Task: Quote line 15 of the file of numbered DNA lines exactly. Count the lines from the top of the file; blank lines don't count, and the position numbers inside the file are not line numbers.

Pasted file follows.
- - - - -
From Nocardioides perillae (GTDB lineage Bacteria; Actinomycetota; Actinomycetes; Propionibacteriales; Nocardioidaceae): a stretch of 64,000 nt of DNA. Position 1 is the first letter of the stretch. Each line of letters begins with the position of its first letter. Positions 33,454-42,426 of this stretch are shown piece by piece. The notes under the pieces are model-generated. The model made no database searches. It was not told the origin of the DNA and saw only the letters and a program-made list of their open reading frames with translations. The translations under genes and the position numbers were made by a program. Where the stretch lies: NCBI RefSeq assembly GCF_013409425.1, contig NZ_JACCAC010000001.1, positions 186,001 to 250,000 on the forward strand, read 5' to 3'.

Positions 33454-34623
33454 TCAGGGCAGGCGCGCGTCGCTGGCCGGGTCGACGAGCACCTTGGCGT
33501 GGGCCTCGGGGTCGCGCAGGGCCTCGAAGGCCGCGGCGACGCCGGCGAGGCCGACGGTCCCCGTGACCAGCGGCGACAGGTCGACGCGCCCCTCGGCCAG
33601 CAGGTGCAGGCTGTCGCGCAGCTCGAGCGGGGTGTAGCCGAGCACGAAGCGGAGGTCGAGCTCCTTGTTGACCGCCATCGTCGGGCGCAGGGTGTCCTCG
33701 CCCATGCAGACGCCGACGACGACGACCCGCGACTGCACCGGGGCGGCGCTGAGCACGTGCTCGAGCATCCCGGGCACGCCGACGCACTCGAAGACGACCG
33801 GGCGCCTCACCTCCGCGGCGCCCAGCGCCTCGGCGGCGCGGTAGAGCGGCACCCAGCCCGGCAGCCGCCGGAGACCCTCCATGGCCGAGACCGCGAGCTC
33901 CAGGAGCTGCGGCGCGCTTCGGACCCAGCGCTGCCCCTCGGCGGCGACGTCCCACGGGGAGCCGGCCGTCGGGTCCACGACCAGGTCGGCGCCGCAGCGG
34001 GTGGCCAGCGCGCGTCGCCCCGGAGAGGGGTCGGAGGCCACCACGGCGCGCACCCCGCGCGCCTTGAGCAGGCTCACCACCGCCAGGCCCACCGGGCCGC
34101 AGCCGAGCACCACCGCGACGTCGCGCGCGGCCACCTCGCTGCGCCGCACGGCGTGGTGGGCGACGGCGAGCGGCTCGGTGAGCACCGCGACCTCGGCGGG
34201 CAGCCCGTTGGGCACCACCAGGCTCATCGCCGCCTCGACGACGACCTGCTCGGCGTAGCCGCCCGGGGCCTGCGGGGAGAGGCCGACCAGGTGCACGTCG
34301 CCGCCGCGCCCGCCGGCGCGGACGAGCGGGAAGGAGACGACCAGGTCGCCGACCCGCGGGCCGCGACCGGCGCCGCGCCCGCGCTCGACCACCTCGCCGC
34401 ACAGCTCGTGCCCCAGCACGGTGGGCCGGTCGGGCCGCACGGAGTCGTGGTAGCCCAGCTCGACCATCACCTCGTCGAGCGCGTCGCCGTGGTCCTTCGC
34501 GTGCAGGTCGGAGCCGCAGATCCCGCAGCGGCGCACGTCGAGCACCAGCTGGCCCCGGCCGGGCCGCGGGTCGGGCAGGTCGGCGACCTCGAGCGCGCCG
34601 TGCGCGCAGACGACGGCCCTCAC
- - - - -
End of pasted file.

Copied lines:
34601 TGCGCGCAGACGACGGCCCTCAC